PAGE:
Sporting huge smiles we clasp hands, hug tightly and laugh uncontrollably.  Quickly we exchange a thumbnail sketch describing years of God’s faithfulness in our lives.  We exchange our latest contact information, wave farewell and head to our next chosen meeting.

For breakfast I awoke early.  Once I had washed up, planned my day and headed out, breakfast with our seminary alumni association was waiting.  Graduates from DTS gathered.

The room was packed.  Breakfast was good.  Reunion celebration was unparalleled.

We heard about God’s favor on our ala mater.  It was marvelous to see the numbers, hear the reports and see pictures of the past and the future.  Excitement has a way of stirring the spirit and show our connection with this massive historical privilege.

I have come home smarter just by hanging out with very smart Jesus followers.  They sharpened me.  Iron does that in the honing process with other iron.

photo credit: brucefong cellphone photography

IMG_2977Long memories of wheel barrels, shovels, hoes, tillers and rakes come to mind.  Back breaking work moving loads of gravel, sand, top soil and bark dust still make me grimace.  Tons of reading on how grow a lawn.  Weary moments of organizing and reorganizing the growing supplies, tools and library to do gardening right.

I drew and redrew master plans for our yard.  Endless trips to the DIY store filled up my one precious day-off a week.  Experiments with clever borders, creative materials to make the yard look customized, fencing to help contain everything occupied my mind.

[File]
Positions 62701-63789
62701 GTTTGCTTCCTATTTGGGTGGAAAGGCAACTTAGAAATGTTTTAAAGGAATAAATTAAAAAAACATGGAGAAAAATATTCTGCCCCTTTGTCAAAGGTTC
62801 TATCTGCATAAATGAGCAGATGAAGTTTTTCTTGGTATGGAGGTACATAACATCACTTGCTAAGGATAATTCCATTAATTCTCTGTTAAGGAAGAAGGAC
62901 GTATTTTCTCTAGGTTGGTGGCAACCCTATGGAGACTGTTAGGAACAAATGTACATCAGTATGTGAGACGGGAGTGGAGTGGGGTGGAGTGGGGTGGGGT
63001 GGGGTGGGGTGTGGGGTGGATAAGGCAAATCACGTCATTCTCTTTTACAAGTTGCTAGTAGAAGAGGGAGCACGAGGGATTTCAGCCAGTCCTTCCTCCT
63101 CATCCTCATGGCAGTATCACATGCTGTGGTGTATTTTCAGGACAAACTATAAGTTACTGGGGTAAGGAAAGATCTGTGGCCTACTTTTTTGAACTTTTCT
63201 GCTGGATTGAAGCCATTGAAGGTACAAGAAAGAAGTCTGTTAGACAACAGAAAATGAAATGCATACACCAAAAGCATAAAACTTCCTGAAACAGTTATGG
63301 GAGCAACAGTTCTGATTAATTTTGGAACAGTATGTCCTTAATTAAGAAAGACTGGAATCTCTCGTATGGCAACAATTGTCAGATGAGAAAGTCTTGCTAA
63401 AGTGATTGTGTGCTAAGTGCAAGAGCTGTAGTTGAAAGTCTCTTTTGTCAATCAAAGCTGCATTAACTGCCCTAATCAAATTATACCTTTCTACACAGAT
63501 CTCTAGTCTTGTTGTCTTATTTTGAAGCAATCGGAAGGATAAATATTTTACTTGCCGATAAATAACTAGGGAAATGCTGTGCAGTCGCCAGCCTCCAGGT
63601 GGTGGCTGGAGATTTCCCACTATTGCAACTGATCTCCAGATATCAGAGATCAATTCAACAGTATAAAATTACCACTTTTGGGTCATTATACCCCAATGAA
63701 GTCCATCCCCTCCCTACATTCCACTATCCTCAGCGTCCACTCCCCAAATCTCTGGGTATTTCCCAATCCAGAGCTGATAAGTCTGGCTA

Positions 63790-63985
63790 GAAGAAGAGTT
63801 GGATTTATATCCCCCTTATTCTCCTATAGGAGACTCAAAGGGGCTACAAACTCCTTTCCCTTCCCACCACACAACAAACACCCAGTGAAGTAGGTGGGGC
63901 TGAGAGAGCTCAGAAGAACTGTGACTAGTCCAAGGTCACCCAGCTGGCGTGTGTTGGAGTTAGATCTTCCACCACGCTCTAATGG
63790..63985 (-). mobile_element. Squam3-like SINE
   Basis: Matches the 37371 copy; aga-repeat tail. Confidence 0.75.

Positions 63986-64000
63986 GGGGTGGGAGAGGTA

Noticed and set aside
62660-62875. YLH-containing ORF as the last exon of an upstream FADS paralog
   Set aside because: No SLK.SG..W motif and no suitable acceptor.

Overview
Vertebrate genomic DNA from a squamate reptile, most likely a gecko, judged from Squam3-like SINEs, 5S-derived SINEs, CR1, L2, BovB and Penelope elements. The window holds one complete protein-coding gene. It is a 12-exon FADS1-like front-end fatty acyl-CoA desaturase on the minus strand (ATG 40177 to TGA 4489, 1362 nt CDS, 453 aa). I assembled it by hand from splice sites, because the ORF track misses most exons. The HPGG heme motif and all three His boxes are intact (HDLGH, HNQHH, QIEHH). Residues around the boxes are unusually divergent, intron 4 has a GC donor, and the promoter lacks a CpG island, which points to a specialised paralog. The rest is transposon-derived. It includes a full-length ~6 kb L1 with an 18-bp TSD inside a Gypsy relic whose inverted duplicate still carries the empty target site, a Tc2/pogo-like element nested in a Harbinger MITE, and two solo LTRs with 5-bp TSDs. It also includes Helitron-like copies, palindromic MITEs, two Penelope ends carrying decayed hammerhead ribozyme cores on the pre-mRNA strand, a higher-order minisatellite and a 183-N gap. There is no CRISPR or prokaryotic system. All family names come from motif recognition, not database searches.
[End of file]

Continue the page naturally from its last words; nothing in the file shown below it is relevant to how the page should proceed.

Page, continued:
Spending time in the earth was spiritual. It reminded me that for a man to toil in the ground is part of the consequences of original sin.  Labor for man is part of our existence, we cannot escape it, we must align ourselves with this as inevitable for us all.  Rats!

There is some redemption if I may so selectively use this term in the results of gardening.  When soil is freshly tilled, it has a fragrance that is spirit-stirring.  After hours and days of preparation, to plant a lawn by seed and to watch it germinate is deeply satisfying.

Organizing flowering bushes and mixing in annuals to accent color, height and depth is very rewarding when God does His creative work with the palate of colors and textures popping out just as each plant is genetically responding to water and sun.  A full garden with amazing colors that form a wall of a living lush display pulls a smile from my spirit.  But, I am older now.

I still appreciate the orchestration of a Master Gardener who plants, waters and nurtures the flora to make their planned appearances.  When my bride and I take a stroll through a city park and the flower gardens are in full bloom, I appreciate the effort and artistry that is there.  Not infrequently we will enter a large greenhouse with plants from around the world and our cameras are snapping away, logging scores of pictures.

The biggest difference is that I do not like the work any more.  I have given away most of my garden tools in the various moves from one state the next.  Our vagabond days have drained my dreams of sitting among my plants with a pleasant ice-cold glass of tea.  These days, I keep my values of a beautiful garden but cast my ovation to others who do the work and earn the praise.

photo credit: brucefong cellphone photography